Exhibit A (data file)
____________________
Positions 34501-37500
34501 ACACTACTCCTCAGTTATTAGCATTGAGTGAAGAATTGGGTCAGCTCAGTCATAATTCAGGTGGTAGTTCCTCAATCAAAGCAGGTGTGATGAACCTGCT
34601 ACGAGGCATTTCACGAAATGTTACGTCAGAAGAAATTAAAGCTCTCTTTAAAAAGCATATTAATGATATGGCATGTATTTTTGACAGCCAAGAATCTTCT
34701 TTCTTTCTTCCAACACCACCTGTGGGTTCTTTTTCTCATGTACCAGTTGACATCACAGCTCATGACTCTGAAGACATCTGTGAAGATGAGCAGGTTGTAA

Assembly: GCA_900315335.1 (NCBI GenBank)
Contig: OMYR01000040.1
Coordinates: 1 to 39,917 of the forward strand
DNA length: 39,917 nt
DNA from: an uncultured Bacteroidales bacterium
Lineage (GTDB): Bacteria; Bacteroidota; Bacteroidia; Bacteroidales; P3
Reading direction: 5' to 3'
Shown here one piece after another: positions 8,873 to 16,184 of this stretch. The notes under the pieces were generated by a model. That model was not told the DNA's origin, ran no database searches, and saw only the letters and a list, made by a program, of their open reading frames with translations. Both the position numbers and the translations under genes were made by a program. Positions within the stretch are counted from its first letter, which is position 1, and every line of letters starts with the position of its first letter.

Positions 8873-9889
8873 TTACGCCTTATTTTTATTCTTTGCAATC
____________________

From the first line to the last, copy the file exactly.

Positions 34501-37500
34501 ACACTACTCCTCAGTTATTAGCATTGAGTGAAGAATTGGGTCAGCTCAGTCATAATTCAGGTGGTAGTTCCTCAATCAAAGCAGGTGTGATGAACCTGCT
34601 ACGAGGCATTTCACGAAATGTTACGTCAGAAGAAATTAAAGCTCTCTTTAAAAAGCATATTAATGATATGGCATGTATTTTTGACAGCCAAGAATCTTCT
34701 TTCTTTCTTCCAACACCACCTGTGGGTTCTTTTTCTCATGTACCAGTTGACATCACAGCTCATGACTCTGAAGACATCTGTGAAGATGAGCAGGTTGTAA

Assembly: GCA_900315335.1 (NCBI GenBank)
Contig: OMYR01000040.1
Coordinates: 1 to 39,917 of the forward strand
DNA length: 39,917 nt
DNA from: an uncultured Bacteroidales bacterium
Lineage (GTDB): Bacteria; Bacteroidota; Bacteroidia; Bacteroidales; P3
Reading direction: 5' to 3'
Shown here one piece after another: positions 8,873 to 16,184 of this stretch. The notes under the pieces were generated by a model. That model was not told the DNA's origin, ran no database searches, and saw only the letters and a list, made by a program, of their open reading frames with translations. Both the position numbers and the translations under genes were made by a program. Positions within the stretch are counted from its first letter, which is position 1, and every line of letters starts with the position of its first letter.

Positions 8873-9889
8873 TTACGCCTTATTTTTATTCTTTGCAATC